The Case for Support

If you are a scientist and you want some money to spend on research, as part of the grant application you have to write a case for support. It has to be good. You need to describe why the problem you are working on is important and to explain, in considerable detail, what you hope to do and how you will go about achieving it. To maximise your chances of funding, you need to link your work to the existing literature in the field of enquiry and to describe the preliminary experiments you have already done as evidence that you can deliver on your promises. Actually, forget about good. These days, the case for support has to be brilliant. It has to be water-tight.

If you are in politics, things work a bit differently.

David Willetts (Jan 2012)

I went along to the Policy Exchange Centre in Westminster this morning to listen to David Willetts, Minister of State for Universities and Science, make a speech about new science policies that aim to ensure the UK has a future in high tech that will boost economic growth.

In some ways it was a good speech but, as a working scientist, it also struck me as odd. Willetts made several bold proposals but failed to accompany them with a case for support.

The centrepiece was the announcement that, to stimulate growth and innovation in the university sector, the government is inviting proposals for “new types of university with a focus on science and on postgraduates”. However, it is not offering any new funding for the consortia of cities, regions, universities and businesses that, it is imagined, might put together a bid, so the incentives for these consortia are not clear. In questions following the speech the minister was not able to offer much further clarification. The government will wait and see what sorts of proposals come forward. In scientific grant applications, this sort of speculative approach is known as a ‘fishing exercise’ and is almost never funded.

Willetts made two further announcements, first of the ambition to have more UK universities in the world’s top 100 institutions and then of a second ambition to increase university knowledge exchange income from external sources — industrial investment in university research — by 10%. Both ambitions are entirely laudable but how are they to be realised? No case was made.

This lack of substance, coupled with repeated reminders throughout the speech that times are tough, gave the impression that the only ideas we can afford at the moment are those that don’t cost any money.

That may well be the truth of the matter.

But I don’t want to focus just on the negatives. Sniping is easy and so, generally, unproductive. It is probably unfair to compare the scientist’s lot with the politician’s and there’s no doubt that science policy is difficult. That’s worth conceding. Willetts may have been given little to work with in terms of new resources but I did sense a genuine determination to acknowledge the value of science and to tackle the knotty problem of how to exploit the UK’s known scientific strengths to infuse new vitality into the economy.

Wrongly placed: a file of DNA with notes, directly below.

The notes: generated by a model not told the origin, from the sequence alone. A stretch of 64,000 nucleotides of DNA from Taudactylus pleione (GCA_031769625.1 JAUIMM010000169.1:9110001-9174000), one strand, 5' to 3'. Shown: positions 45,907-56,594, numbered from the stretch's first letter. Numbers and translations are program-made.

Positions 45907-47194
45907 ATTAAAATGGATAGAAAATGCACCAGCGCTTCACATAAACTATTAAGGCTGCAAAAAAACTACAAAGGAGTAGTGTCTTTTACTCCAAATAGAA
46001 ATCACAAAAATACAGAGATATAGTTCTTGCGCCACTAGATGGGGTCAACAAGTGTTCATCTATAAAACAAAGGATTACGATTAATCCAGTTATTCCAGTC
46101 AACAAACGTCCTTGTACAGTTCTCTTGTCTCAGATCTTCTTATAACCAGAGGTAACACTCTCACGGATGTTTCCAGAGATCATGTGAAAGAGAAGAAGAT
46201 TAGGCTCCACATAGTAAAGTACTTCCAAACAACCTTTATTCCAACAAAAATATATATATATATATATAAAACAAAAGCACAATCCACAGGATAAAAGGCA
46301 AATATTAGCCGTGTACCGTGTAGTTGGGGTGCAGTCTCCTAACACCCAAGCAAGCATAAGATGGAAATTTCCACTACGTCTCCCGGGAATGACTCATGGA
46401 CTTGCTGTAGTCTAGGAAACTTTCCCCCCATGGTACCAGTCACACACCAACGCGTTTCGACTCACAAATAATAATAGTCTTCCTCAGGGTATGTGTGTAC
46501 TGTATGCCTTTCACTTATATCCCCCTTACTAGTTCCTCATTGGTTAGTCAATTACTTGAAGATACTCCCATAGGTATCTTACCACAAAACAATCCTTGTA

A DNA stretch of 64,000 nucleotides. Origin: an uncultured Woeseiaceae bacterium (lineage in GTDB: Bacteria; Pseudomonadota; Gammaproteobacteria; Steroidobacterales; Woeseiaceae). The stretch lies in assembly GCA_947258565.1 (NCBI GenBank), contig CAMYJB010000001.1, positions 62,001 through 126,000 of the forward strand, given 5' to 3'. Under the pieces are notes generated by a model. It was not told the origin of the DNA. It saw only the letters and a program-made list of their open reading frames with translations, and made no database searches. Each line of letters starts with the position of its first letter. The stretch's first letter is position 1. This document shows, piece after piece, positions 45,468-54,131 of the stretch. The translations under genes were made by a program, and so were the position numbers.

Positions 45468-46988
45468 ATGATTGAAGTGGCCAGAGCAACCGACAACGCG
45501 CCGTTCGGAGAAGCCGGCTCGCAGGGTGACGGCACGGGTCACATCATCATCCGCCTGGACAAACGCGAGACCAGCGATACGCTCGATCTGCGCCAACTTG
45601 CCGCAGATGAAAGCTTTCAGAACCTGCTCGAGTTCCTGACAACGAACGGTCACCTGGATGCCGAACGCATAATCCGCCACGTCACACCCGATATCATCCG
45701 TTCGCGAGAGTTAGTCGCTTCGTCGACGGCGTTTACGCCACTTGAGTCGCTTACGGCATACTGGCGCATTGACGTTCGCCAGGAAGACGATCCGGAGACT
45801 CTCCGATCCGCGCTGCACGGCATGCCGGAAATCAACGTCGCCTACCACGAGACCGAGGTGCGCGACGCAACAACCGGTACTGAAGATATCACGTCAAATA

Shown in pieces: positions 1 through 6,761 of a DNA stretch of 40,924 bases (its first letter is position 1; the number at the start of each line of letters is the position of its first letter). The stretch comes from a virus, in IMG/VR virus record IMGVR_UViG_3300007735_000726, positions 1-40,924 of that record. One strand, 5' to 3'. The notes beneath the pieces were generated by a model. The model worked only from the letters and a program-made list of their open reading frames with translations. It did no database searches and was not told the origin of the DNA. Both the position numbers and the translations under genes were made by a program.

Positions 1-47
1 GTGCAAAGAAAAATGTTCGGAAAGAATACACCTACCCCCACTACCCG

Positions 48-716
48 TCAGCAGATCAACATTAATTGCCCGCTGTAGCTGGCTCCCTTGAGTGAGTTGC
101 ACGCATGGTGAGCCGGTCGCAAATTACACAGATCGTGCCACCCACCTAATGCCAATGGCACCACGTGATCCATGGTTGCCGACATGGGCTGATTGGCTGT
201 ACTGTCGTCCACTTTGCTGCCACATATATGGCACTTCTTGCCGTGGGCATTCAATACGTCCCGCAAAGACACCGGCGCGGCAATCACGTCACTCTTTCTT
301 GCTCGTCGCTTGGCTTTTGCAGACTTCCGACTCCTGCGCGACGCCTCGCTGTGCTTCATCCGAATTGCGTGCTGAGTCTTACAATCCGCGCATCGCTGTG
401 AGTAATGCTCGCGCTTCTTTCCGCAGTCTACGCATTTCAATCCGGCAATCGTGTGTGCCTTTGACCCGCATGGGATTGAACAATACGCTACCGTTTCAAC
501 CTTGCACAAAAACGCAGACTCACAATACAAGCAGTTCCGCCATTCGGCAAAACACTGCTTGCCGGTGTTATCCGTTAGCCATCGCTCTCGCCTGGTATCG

Maybe I am guilty to being too sanguine but the government gets some credit for declaring the intent to maintain Britain as a centre of world-class research. They will get more credit for this intention when it is backed by a greater percentage GDP spend on R&D — to take us more in line with our major competitors — (and, parenthetically, by more consistent policies on university funding and immigration) but that is an argument for better economic times.

For now we may have to content ourselves with measures that are cheap and effective. Despite my reservations about the announcements discussed above, there were other elements of policy mentioned in the speech that appear to have more substance. I appreciated Willetts’ frankness about the role of government in directing research. He was clear about preserving the Haldane principle, that funding decisions should be made by peer review, but nevertheless recognised that the government cannot avoid making spending choices about technology investment that necessarily affect strategies for scientific funding (for example, which types of energy production to support).

Such choices are not easy and Willetts was at least honest enough to concede that the government might not always get them right. More of that type of candour in political life would be no bad thing. The coalition may even do better than previous administrations on such decisions thanks to the commitment to get science advisers into every government department.

In the same vein, Willetts’ description of ‘leadership councils’, ad hoc groupings of science and technology experts charged with advising on particular technology sectors — new councils on e-infrastructure and synthetic biology were announced today — seemed to me a sensible move, provided that, as Willetts was at pains to point out, the latitude for blue skies research is not seriously impaired by the identification of more strategic goals.